Sometimes, it can be incredibly useful to have another arrow in your planning quiver. Consider the following:
- A trust is set up to provide for your client’s surviving spouse, her third husband. On his death, whatever assets remain in the trust pass to your client’s children from her first marriage. There’s a tension between your client’s surviving husband who wants as much cash flow as possible, and the children who are razor focused on getting as much appreciation in the trust assets as possible, to maximize their inheritance. How can a trustee satisfy everyone (or perhaps equally and reasonably dissatisfy everyone)?
- Your client’s ne’er-do-well son has never kept a job. She wants to leave him a trust but needs to make sure the trust will last for his lifetime which could be another 40+ years. How can the trustee distribute funds to him so that the well won’t run dry? Is there an approach you can mandate so that her son can’t unduly badger the trustee into giving more and thereby undermining his future financial security?
For both of these and other circumstances, a financial concept known as a unitrust might offer a practical solution to reconcile seemingly difficult competing financial goals.
Two Types of Beneficiaries
To understand the planning concept it is helpful to differentiate two types of beneficiaries:
- A current beneficiary (formerly known as “income beneficiary” because he historically was paid income).
- A remainder beneficiary who receives the trust assets after the current beneficiary’s interest ends.
Example: A bypass trust is set up for your client’s spouse. She receives income for life. On her death, the assets pass to your client’s children as the remainder beneficiaries.
Total Return Investing
Historically, many investors invested for income and yield when they needed current cash flow. But that approach was shown to be quite deficient, increasing risk and not providing an adequate inflation hedge. Financial plans now tend to focus on investing for total return. That’s the sum of current earnings, like interest and dividends, and capital gains (unrealized appreciation). This provides great flexibility to minimize risk, hedge against inflation and still generate cash flow. Such change in investment approach had a significant impact on investing trust assets and making distributions to trust beneficiaries. In the past, it was common to name an income beneficiary and a remainder beneficiary. Many old trusts were drafted exactly that way, as illustrated in the example above. If the investments for such a trust were changed from income to total return, what would the spouse in the above example get as a distribution? Investing for total return means greater reliance on equities than income oriented assets. The answer to this dilemma, which affects many existing trusts, is to make a unitrust election if permitted under the trust agreement or state law. In some instances, drafting a new trust incorporating this approach may be useful to achieve certain planning goals.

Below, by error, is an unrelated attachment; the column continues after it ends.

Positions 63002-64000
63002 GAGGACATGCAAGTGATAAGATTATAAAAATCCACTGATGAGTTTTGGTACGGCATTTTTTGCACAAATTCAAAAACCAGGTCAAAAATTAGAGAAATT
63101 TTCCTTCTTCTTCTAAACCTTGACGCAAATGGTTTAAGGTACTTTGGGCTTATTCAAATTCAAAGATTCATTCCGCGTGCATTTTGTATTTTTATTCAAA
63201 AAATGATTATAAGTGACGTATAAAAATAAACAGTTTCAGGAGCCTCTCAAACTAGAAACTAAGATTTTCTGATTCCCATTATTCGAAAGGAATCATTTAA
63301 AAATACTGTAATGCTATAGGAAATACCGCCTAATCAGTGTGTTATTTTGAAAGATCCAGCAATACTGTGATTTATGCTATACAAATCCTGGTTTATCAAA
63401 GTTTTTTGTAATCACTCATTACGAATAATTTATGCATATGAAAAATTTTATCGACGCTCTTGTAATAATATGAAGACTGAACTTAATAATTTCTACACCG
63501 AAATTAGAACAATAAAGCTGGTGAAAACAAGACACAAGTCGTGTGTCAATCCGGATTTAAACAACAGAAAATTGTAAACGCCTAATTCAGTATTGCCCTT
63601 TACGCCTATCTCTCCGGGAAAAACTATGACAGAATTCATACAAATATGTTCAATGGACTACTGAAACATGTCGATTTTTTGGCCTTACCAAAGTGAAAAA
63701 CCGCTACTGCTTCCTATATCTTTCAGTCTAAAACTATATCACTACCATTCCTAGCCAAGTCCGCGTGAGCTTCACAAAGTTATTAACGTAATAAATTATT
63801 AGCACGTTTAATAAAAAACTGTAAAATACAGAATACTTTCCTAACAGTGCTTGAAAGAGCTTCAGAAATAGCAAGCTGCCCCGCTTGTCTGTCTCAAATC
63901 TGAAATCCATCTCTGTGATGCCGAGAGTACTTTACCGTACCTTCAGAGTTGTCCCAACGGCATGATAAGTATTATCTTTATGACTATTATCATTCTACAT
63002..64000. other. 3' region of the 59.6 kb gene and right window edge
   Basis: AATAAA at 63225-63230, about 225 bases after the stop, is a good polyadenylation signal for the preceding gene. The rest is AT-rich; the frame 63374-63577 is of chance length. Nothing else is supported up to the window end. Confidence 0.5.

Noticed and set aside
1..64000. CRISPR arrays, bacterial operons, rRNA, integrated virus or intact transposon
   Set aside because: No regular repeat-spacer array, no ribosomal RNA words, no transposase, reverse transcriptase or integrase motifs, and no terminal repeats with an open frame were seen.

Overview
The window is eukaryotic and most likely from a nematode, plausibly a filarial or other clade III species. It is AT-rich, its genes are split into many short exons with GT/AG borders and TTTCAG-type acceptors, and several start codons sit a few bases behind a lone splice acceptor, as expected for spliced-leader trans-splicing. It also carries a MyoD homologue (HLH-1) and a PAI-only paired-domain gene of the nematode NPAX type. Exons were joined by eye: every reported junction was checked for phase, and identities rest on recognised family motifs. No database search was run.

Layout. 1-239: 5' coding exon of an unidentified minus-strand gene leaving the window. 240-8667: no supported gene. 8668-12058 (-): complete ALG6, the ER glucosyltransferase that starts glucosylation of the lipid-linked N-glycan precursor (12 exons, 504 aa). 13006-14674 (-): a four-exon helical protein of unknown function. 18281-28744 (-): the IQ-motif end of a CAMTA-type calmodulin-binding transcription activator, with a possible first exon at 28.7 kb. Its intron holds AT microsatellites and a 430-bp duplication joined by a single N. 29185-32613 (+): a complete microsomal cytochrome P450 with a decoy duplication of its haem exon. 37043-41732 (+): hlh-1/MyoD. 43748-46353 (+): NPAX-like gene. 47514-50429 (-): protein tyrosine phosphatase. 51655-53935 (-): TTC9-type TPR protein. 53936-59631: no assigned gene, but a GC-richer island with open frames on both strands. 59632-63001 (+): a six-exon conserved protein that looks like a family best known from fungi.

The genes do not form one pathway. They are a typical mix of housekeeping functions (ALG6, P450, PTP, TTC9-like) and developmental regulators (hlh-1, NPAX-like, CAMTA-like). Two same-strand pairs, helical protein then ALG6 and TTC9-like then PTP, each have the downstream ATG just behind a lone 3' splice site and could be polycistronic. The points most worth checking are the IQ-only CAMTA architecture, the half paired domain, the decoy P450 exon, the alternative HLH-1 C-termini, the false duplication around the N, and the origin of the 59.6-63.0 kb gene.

What is a Unitrust?
With a unitrust approach the trust distributes a fixed percentage, say 4 percent, of the fair value of the principal of the trust, to the current beneficiary. This permits the trust assets to be invested by using total return investment concepts because there’s no requirement to generate income per se. The trustee can liquidate capital assets as needed to supplement actual income earned from dividend and interest to fund the unitrust payments. The goal of this approach is that the trust’s remaining assets should then grow at a reasonable value for the remainder beneficiary. Great stuff in the right circumstances, but a unitrust distribution method isn’t a panacea for all trusts. The reality is far more complicated.
Issues with Unitrusts
There are many issues that must be considered before opting for a unitrust approach:
- Family dynamics are critical to the impact of trusts. But family circumstances often change. For example, if a husband sets up an inter-vivos (living) qualified terminable interest property QTIP (marital) trust for his wife, and names his sister as trustee, the mandatory income payout may be fine to meet the marital deduction requirements. However if the marriage later ends in divorce, the now ex-wife will have to extract income payments from her antagonistic ex-sister-in-law. Converting the trust to a unitrust payout under state law, perhaps mandated as part of the divorce proceeding, could solve the problem. To protect and benefit children of different marriages, a unitrust payment may be an ideal way to eliminate much of the discretion and protect all interests.